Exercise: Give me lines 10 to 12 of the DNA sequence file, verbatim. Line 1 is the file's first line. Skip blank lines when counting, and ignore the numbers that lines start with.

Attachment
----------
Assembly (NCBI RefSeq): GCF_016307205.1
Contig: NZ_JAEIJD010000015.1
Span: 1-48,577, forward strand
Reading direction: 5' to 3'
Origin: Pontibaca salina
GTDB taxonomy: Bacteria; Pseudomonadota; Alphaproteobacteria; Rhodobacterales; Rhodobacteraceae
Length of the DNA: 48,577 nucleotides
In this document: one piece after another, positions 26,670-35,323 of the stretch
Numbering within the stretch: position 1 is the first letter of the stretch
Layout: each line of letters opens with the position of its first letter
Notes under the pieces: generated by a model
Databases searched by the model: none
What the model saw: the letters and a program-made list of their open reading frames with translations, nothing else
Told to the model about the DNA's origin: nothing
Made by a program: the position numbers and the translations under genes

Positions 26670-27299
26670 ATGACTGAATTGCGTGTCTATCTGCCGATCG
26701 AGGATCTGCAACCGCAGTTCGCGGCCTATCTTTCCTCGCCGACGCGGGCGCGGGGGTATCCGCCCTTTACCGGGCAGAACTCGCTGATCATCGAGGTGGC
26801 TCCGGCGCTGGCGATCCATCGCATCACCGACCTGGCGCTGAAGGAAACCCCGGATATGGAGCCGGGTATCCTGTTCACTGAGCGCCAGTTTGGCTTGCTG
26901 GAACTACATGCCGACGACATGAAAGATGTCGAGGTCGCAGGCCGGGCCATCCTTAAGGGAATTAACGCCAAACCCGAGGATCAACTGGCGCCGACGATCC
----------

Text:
Layout: each line of letters opens with the position of its first letter
Notes under the pieces: generated by a model
Databases searched by the model: none